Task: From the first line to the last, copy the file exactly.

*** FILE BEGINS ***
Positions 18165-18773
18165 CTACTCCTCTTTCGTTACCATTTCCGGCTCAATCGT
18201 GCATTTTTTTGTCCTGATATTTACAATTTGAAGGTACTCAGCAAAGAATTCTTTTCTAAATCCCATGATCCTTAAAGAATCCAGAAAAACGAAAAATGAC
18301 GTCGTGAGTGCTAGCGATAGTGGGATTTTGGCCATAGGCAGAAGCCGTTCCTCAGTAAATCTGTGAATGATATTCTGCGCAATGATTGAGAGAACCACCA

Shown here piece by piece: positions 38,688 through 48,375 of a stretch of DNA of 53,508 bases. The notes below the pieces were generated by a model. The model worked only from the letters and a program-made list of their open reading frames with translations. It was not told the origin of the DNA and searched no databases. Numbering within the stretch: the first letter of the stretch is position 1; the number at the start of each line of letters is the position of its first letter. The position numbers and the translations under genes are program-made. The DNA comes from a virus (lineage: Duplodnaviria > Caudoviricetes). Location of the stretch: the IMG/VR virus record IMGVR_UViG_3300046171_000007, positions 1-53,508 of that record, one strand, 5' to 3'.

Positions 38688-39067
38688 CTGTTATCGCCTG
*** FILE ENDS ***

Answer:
Positions 18165-18773
18165 CTACTCCTCTTTCGTTACCATTTCCGGCTCAATCGT
18201 GCATTTTTTTGTCCTGATATTTACAATTTGAAGGTACTCAGCAAAGAATTCTTTTCTAAATCCCATGATCCTTAAAGAATCCAGAAAAACGAAAAATGAC
18301 GTCGTGAGTGCTAGCGATAGTGGGATTTTGGCCATAGGCAGAAGCCGTTCCTCAGTAAATCTGTGAATGATATTCTGCGCAATGATTGAGAGAACCACCA

Shown here piece by piece: positions 38,688 through 48,375 of a stretch of DNA of 53,508 bases. The notes below the pieces were generated by a model. The model worked only from the letters and a program-made list of their open reading frames with translations. It was not told the origin of the DNA and searched no databases. Numbering within the stretch: the first letter of the stretch is position 1; the number at the start of each line of letters is the position of its first letter. The position numbers and the translations under genes are program-made. The DNA comes from a virus (lineage: Duplodnaviria > Caudoviricetes). Location of the stretch: the IMG/VR virus record IMGVR_UViG_3300046171_000007, positions 1-53,508 of that record, one strand, 5' to 3'.

Positions 38688-39067
38688 CTGTTATCGCCTG